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Navy General Board Hearings from 1925, 539. Navy General Board Hearings from, 1925, 539. Friedman, 139. Friedman, 139. 12

Orleans carried that armament in turrets fully armored against direct hits from 8 inch guns, the first American treaty cruisers to do so.26 Previous classes mounted their 8 inch guns in gun houses that afforded protection from shell fragments only, not direct hits. Construction and Repair also upgraded the protection around the magazines and machinery of this design, with the intent of creating a zone of immunity in which the ship was immune from 6 inch gun fire, while a 6 inch gun equipped opponent would still be within range of the cruisers 8 inch guns.27 The signing of the London Treaty of 1930 by Britain, the United States, and Japan marked a turning point in interwar cruiser construction. If the Washington Naval Treaty primarily regulated capitol ships, the London Treaty focused much more on lesser combatants such as cruisers. The London Treaty differentiated cruisers for the first time based upon their armament. Ships with guns 6.1 inches in diameter or larger became heavy cruisers, while ships with guns smaller than 6.1 inches became light cruisers. Furthermore, the London Treaty extended the total tonnage maximum and ratios placed on battleships and carriers by the Washington Treaty to cruisers. The United States was left with 180,000 tons for heavy cruisers and 143,500 tons for light cruisers for a total of 323,500 tons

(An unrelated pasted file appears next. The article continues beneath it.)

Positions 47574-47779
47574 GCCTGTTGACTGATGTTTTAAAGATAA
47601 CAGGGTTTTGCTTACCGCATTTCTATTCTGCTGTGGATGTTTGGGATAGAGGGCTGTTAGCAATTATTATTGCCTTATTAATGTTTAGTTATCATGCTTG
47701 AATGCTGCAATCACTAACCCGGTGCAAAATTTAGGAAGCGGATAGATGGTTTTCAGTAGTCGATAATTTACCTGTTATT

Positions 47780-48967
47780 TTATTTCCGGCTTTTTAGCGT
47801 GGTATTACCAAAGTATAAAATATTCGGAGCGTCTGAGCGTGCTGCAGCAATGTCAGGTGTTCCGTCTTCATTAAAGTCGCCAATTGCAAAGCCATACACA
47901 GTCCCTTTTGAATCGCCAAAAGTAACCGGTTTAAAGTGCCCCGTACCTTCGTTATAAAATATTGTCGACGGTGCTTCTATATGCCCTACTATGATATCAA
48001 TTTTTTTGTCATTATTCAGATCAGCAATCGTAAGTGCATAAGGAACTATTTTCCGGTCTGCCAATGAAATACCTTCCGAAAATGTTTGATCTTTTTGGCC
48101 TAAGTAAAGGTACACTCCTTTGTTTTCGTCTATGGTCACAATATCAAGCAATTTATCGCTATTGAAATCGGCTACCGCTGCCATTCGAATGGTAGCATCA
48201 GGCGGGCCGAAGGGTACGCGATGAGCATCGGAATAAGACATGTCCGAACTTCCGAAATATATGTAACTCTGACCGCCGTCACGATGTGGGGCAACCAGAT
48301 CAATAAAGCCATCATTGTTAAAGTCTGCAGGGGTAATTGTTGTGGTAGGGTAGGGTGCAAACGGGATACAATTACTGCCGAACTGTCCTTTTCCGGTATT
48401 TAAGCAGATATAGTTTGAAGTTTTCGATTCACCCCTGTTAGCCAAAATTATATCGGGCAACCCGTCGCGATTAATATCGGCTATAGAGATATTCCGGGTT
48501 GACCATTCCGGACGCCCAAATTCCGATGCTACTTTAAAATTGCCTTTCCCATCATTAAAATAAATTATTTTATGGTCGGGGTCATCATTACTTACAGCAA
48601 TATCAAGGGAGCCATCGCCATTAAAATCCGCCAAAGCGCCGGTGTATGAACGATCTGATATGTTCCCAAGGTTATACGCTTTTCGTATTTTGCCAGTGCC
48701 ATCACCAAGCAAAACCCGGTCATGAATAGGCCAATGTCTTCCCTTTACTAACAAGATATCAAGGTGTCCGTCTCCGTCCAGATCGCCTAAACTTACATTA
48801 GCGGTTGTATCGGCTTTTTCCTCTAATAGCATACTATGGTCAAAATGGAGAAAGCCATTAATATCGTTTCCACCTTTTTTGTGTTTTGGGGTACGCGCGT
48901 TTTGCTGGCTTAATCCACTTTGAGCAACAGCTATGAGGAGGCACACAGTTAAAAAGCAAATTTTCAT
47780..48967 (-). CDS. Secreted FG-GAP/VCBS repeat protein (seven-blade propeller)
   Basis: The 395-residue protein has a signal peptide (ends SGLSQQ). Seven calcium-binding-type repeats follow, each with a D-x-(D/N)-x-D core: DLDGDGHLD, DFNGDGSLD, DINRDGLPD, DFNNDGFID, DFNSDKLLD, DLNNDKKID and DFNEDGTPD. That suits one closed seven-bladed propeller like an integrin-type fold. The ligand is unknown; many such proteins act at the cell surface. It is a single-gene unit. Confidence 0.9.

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Friedman, 144. Friedman, 142. 13